Main content

## Introduction to logarithms

Current time:0:00Total duration:4:10

# Relationship between exponentials & logarithms: graphs

CCSS Math: HSF.BF.B.5

## Video transcript

Voiceover:The three points plotted below are on the graph of y is
equal to b to the x power. Based only on these three points, plot the three corresponding points that must be on the graph of y is equal to log base b of x by clicking on the graph. I've actually copy and pasted this problem on my little scratch
pad so I can mark it up a little bit. What is this first function? This first function is telling us so x, and this is y is
equal to b to the x power. When x is equal to
zero, y is equal to one. That's this point right over here. When x is equal to one, b to the one power or b to the first power is equal to four. y is equal to four. Another way of thinking of this y or four is equal to b to the first power and actually we can do
[said] must be four. That's this point right over there. This point is telling us
that b to the second power is equal to 16. When x is equal to two, b to the second power, y is equal to 16. Now we want to plot the
three corresponding points on this function. Let me draw another table here. Now it's essentially the inverse function where this is going to be x and we want to calculate y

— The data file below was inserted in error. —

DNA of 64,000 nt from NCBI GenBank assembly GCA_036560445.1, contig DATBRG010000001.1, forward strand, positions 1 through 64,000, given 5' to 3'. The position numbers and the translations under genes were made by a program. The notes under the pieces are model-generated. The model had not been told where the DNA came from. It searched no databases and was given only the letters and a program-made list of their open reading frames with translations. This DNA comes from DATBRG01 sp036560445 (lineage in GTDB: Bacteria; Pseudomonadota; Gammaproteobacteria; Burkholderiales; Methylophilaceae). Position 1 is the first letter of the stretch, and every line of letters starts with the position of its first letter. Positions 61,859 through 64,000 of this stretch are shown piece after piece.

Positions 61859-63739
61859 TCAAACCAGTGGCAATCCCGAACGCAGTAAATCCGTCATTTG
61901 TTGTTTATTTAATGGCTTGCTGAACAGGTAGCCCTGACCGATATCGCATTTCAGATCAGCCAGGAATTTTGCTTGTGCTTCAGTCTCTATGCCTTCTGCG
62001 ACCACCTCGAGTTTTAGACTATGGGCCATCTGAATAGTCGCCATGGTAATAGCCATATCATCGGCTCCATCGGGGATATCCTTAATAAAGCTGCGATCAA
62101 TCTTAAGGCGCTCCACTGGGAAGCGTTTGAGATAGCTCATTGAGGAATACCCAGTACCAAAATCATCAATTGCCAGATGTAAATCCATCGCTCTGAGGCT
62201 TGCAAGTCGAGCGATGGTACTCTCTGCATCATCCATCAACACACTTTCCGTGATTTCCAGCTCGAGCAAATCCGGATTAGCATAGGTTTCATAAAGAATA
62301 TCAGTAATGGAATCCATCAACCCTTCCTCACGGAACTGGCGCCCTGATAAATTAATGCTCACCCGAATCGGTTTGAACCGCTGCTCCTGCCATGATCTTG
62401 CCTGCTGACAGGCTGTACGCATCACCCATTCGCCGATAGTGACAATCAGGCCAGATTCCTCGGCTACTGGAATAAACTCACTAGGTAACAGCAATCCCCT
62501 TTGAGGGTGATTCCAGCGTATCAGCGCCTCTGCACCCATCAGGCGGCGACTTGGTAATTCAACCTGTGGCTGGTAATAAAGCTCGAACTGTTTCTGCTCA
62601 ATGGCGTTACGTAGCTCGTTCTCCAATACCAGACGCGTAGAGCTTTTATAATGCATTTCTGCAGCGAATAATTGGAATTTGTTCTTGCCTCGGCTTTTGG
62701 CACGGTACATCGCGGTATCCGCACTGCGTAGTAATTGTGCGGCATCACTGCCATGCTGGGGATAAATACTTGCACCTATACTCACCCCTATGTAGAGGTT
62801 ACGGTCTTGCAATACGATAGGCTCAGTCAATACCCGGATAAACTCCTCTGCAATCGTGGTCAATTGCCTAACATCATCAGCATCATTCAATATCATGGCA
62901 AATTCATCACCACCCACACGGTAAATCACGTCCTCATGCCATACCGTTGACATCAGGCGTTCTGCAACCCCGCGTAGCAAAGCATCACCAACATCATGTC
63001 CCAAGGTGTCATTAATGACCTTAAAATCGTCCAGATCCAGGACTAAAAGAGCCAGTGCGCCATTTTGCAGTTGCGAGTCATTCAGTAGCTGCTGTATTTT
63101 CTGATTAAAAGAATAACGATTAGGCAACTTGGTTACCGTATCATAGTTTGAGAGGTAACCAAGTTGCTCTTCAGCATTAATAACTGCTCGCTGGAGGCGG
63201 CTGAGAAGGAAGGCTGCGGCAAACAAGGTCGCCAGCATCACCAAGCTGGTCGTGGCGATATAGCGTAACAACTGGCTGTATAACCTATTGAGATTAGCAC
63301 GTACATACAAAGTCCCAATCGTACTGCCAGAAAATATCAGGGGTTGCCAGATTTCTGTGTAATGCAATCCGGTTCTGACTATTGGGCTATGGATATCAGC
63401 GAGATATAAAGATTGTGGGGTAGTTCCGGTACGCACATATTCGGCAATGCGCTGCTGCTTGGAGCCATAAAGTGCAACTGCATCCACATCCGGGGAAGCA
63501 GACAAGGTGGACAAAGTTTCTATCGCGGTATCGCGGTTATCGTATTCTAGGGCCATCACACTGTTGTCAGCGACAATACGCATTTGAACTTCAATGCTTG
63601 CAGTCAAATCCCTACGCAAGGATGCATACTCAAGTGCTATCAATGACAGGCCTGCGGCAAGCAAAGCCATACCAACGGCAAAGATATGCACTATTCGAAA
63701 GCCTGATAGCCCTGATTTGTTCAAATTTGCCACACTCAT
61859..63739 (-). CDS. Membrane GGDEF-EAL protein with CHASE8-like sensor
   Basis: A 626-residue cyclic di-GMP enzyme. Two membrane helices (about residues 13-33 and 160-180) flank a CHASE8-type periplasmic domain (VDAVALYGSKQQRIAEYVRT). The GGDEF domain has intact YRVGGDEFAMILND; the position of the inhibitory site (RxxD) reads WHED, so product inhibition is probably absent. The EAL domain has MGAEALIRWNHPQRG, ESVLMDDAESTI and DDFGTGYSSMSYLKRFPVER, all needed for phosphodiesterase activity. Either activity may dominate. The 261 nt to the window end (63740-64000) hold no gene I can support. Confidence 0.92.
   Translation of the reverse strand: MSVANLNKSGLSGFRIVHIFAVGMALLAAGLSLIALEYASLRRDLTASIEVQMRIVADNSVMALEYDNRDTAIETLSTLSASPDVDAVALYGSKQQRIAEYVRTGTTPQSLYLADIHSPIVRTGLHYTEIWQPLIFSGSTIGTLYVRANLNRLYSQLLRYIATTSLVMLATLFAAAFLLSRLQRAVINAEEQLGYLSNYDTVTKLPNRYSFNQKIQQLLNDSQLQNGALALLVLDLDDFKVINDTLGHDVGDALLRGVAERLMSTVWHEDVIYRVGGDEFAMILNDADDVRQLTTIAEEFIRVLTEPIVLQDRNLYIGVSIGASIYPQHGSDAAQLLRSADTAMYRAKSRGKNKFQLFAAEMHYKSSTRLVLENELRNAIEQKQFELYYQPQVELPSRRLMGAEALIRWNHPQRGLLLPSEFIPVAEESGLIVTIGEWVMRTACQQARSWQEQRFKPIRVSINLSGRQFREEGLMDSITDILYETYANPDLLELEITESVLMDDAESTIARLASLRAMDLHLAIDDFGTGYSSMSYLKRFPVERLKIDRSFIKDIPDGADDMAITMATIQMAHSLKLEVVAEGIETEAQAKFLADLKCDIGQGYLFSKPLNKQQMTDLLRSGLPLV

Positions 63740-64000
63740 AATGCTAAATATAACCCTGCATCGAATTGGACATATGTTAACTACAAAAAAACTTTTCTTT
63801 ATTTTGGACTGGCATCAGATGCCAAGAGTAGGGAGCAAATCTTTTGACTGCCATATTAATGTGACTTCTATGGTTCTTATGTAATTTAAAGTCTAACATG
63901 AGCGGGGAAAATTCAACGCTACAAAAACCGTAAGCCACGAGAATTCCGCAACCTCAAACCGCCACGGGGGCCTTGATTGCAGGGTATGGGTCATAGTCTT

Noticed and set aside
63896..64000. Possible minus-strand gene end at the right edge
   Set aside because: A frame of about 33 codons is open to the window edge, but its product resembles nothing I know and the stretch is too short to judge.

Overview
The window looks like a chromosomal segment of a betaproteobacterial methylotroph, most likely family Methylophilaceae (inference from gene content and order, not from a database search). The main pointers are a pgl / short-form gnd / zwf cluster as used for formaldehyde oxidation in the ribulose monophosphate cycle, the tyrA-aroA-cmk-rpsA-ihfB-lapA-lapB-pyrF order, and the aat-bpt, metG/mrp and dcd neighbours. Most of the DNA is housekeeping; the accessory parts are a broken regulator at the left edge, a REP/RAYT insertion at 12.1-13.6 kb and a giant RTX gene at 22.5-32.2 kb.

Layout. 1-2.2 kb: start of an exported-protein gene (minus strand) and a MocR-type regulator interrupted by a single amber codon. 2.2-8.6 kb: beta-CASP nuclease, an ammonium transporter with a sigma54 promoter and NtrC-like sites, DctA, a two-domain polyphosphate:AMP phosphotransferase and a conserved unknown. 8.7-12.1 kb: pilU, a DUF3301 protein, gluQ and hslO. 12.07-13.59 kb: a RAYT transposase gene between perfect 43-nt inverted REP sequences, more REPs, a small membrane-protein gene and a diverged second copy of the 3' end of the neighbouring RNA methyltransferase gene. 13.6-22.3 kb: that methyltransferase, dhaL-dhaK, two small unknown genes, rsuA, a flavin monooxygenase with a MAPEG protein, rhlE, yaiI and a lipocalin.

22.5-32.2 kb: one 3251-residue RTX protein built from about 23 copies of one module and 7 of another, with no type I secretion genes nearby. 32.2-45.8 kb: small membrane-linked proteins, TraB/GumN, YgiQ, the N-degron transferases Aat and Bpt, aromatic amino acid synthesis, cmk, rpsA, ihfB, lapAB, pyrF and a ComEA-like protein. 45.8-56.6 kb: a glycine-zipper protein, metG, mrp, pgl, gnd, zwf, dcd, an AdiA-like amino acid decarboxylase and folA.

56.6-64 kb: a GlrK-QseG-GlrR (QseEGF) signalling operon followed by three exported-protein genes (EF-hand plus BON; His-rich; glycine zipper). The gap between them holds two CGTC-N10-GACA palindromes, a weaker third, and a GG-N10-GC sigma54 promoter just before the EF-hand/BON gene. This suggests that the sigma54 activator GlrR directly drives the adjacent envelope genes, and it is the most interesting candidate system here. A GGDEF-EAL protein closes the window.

is equal to log base b of x. What are the possibilities here? What I want to do is think ... Let's take these values because these are
essentially inverse functions log is the inverse of exponents. If we take the points one, four, and 16. What is y going to be here? y is going to be log base b of one. This is saying what power
I need to raise b to to get to one. If we assume that b is non zero and that's a reasonable assumption because b to different
powers are non zero, this is going to be
zero for any non zero b. This is going to be zero
right there, over here. We have the point one comma zero, so it's that point over there. Notice this point
corresponds to this point, we have essentially
swapped the x's and y's. In general when you're taking an inverse you're going to reflect over
the line, y is equal to x and this is clearly
reflection over that line. Now let's look over here, when x is equal to four
what is log base b of four. What is the power I need to raise b to to get to four. We see right over here, b to the first power is equal to four. We already figured that out, when I take b to the first
power is equal to four. This right over here is
going to be equal to one. When x is equal to
four, y is equal to one. Notice once again, it is
a reflection over the line y is equal to x. When x is equal to 16 then y is equal to log base b of 16. The power I need to
raise b to, to get to 16. Well we already know, if we take b squared, we get to 16, so this is equal to two. When x is equal to 16, y is equal to two. Notice we essentially just
swapped the x and y values for each of these points. This is y, this is a reflection over the line y is equal to x. Now, let's actually do that
on the actual interface. The whole reason is to
give you this appreciation that these are inverse
functions of each other. Let's plot the points. That point corresponded to that point, so x zero, y one corresponds to x one, y zero. Here x is one, y is four that corresponds to x four, y one. Here x is two, y is 16 that corresponds to x 16, y is two. We got it right.